NASA estimates the sun converts nearly four million tons of matter to energy every second. The portion that reaching Earth’s upper atmosphere equates to about five pounds converted each second, which is equivalent to about 1,367 watts per square meter. The entire earth receives about 174,000 terawatts (TW) of solar radiation at the upper atmosphere. The total energy use of the planet is equal to only 16 TW, or less than one ten-thousandth of what the sun delivers. While these numbers are staggering, it’s clear the sun has always been, and will continue to be, the power source that allows life to exist. As solar energy technology continues to advance, we are on the threshold of converting ever-more of the sun’s energy directly into usable electricity.
Harnessing the sun’s energy to generate electricity is done most often through the use of photovoltaic (PV) cells, which convert light energy into direct current electricity. (Interestingly, Albert Einstein was awarded the Nobel prize in Physics in 1921 for his discovery of this effect, not his more famous discovery of relativity). As sunlight strikes a suitable metallic surface, electrons are dislodged from their atoms and become “photoelectric” electrons that can be collected in a storage battery, or applied directly to a circuit (although present PV cells do not generate enough energy to directly power most useful circuits). Commercial PV systems generally use battery storage which, in turn, is connected to an inverter that converts DC to AC power. Industrial systems that connect to the electric grid use electronics known as a grid tie inverter (GTI). Grid tie inverters convert DC current from the PV panels to AC current that is in phase and at the correct voltage level to be fed back onto the grid.
Solutions for Solar Energy Challenges
The biggest engineering challenges that have stymied wider use of solar energy fall into two areas. First, the sun is an intermittent source of energy. Energy collected during daylight hours needs to be stored for use after dark. In addition, the demand for electricity changes throughout each day and each season, causing imbalances — such as what happens when peak demands are reached— that can cause voltage fluctuations throughout a wide area. A number of engineering solutions to these problems have been developed to store solar-generated electricity that include batteries, molten salts of calcium, sodium and potassium, as well as systems that use compressed air or water to spin a turbine. Each of these deliver energy conversion efficiencies well below 20 percent.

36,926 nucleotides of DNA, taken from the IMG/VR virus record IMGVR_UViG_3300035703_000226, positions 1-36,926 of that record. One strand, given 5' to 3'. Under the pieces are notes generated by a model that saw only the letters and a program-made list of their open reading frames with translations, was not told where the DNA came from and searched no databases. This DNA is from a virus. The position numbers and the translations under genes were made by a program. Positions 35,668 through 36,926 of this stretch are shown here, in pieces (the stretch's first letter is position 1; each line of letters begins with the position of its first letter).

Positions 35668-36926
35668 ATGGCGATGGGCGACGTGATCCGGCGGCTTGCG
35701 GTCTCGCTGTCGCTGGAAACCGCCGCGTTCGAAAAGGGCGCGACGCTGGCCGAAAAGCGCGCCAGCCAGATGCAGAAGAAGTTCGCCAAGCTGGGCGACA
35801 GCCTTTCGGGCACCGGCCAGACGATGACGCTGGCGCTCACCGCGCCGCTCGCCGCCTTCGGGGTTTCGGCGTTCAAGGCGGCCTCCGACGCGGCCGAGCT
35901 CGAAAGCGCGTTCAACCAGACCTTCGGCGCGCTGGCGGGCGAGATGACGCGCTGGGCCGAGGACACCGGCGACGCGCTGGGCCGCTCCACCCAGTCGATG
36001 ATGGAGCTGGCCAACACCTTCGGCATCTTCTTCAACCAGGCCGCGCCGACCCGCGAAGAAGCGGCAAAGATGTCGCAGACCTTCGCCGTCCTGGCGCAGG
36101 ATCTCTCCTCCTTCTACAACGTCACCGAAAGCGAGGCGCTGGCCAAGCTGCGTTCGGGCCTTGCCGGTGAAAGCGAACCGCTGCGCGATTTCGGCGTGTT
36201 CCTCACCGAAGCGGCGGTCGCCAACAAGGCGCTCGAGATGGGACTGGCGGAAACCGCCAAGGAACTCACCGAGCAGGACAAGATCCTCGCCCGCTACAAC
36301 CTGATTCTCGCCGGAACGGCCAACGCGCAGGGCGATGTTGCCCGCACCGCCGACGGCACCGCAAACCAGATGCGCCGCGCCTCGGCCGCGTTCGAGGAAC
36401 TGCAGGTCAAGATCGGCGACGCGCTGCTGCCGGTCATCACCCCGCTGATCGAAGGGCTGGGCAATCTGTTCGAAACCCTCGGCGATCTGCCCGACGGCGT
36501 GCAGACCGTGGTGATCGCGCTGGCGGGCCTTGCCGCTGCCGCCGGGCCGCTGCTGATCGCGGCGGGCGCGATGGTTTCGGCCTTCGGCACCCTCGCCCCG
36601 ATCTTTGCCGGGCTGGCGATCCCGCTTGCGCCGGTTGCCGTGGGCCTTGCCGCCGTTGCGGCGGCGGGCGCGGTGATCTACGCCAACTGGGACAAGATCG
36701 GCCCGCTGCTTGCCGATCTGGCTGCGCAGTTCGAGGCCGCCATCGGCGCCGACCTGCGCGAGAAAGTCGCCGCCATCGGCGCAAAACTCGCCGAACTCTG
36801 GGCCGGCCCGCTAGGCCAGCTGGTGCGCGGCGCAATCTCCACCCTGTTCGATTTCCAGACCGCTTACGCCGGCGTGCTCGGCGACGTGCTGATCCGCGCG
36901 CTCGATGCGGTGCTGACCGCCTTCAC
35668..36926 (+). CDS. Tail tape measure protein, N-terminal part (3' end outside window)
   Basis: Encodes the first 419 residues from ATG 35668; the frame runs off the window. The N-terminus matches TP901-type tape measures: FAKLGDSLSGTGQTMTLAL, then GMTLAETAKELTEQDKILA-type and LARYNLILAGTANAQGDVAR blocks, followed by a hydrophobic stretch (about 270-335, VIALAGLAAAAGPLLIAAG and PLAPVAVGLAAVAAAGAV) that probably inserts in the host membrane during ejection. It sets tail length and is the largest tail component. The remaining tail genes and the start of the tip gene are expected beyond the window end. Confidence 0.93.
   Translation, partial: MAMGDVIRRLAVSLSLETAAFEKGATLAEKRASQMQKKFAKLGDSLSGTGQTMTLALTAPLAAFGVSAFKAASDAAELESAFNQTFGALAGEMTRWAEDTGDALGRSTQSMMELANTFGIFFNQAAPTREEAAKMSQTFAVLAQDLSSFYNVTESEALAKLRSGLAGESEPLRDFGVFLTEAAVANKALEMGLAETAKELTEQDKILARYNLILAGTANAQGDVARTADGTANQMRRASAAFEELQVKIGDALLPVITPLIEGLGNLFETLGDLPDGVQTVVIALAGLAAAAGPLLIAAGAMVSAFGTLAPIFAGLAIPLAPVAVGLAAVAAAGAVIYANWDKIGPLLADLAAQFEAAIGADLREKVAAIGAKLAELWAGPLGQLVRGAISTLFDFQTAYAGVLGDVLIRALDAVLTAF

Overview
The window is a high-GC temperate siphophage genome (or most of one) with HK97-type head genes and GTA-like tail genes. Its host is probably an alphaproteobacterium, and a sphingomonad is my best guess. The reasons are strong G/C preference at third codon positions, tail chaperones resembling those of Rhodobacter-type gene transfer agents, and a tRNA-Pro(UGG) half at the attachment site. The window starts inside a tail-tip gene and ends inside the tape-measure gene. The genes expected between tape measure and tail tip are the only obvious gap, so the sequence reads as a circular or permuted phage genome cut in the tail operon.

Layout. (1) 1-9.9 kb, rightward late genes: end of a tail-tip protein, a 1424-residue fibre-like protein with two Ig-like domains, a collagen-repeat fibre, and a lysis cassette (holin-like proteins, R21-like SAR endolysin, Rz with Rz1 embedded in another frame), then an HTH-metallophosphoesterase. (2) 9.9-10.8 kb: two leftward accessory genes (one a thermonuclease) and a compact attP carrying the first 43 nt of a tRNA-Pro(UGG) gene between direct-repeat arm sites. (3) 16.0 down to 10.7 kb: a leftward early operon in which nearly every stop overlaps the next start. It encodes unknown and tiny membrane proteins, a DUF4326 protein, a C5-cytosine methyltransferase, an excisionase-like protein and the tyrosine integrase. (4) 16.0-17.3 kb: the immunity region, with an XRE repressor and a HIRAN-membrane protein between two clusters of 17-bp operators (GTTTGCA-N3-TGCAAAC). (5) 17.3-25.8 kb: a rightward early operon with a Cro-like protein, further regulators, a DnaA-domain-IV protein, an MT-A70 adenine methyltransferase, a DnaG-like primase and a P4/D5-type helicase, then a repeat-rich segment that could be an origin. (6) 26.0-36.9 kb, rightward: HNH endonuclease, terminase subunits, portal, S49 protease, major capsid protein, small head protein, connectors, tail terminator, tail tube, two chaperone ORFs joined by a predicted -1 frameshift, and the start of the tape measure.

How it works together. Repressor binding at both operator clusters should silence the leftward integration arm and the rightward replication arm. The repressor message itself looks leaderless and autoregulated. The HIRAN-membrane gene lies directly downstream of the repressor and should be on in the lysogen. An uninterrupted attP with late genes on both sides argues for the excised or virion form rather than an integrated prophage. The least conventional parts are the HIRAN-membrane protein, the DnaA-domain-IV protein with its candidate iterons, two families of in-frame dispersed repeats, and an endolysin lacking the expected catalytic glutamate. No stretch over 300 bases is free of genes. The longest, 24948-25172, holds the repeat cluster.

Second, to gain widespread acceptance, especially in the consumer market, the cost and efficiency of solar energy production needs to rival that of the traditional power grid. The cost of electricity from the grid varies by geography, running from around 8-cents per kWh in North Dakota and Washington state to more than 30-cents in Hawaii, with a national average around 13-cents per kWh. Solar energy, today, costs between 12- and 20-cents per kWh, depending upon what credits are available from power companies, whether incentive tax credits are taken, and other factors. However, even though the cost for solar power is approaching that of the traditional grid in some locales, the average household uses about 18 kWh of power each day, which vastly exceeds the output available from most solar systems suitable for a residence. It’s clear that developing more efficient and cost effective solar panels and systems is critical to the universal acceptance of solar energy.
In spite of these limitations, the use of solar energy is growing both in residential and commercial applications. The U.S. Energy Information Administration projects solar energy produced by traditional power companies will increase by 84 percent between 2014 and 2016; however, that total will still remain somewhat below one percent of domestic energy production.